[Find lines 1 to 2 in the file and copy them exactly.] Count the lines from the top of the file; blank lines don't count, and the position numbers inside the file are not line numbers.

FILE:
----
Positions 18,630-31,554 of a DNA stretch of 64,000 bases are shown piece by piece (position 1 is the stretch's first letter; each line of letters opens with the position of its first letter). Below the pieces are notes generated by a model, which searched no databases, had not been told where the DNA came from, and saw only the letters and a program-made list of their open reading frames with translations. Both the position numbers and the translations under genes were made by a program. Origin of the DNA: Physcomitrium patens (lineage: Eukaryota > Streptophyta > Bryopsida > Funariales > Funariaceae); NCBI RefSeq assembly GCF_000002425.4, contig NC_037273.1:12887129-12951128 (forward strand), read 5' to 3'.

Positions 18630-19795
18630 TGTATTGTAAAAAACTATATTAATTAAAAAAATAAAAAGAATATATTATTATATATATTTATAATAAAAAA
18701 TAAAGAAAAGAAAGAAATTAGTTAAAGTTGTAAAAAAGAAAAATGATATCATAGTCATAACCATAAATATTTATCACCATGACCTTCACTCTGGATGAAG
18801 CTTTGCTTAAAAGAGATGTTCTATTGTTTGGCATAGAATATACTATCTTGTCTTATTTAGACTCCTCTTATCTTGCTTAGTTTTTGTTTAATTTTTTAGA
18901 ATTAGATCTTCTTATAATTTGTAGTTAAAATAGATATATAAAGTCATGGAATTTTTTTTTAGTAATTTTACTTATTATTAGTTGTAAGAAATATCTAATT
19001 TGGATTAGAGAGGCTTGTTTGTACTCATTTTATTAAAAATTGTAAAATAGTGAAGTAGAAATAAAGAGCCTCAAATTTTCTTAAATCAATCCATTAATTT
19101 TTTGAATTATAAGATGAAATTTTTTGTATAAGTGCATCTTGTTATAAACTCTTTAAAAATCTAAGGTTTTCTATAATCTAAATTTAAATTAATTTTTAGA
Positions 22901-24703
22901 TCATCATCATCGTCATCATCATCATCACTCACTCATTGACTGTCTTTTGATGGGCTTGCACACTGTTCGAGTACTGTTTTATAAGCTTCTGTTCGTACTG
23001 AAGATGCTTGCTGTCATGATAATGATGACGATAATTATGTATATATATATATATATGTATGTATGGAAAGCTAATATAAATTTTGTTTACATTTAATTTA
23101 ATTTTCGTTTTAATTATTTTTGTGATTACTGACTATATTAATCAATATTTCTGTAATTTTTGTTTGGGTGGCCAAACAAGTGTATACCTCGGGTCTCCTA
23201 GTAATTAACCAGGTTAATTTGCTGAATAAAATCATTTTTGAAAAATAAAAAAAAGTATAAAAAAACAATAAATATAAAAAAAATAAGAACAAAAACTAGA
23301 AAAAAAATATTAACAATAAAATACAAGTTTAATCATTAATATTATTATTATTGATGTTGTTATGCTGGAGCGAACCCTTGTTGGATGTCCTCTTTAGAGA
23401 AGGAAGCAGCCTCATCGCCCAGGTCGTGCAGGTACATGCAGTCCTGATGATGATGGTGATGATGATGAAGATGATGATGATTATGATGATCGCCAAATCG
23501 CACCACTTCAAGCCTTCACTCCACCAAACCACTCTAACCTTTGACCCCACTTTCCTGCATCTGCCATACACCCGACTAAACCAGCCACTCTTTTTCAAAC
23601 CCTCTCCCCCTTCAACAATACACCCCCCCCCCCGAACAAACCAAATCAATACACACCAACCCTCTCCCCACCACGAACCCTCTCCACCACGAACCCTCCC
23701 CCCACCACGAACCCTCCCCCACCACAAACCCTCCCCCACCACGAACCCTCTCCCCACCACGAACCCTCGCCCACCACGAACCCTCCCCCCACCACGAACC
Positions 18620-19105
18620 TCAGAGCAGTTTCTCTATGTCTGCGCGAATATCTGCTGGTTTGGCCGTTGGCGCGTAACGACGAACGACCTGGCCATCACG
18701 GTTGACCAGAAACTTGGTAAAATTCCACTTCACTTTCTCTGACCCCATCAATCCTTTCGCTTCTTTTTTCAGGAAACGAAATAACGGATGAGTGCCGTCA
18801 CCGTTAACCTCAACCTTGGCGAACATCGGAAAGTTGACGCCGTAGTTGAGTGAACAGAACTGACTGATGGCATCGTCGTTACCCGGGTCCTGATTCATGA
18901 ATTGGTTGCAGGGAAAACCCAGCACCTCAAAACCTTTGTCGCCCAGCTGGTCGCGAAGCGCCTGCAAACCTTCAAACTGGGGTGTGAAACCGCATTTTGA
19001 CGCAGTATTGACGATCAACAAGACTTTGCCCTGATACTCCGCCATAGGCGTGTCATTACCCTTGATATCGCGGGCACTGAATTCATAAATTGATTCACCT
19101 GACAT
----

Positions 18,630-31,554 of a DNA stretch of 64,000 bases are shown piece by piece (position 1 is the stretch's first letter; each line of letters opens with the position of its first letter). Below the pieces are notes generated by a model, which searched no databases, had not been told where the DNA came from, and saw only the letters and a program-made list of their open reading frames with translations. Both the position numbers and the translations under genes were made by a program. Origin of the DNA: Physcomitrium patens (lineage: Eukaryota > Streptophyta > Bryopsida > Funariales > Funariaceae); NCBI RefSeq assembly GCF_000002425.4, contig NC_037273.1:12887129-12951128 (forward strand), read 5' to 3'.

Positions 18630-19795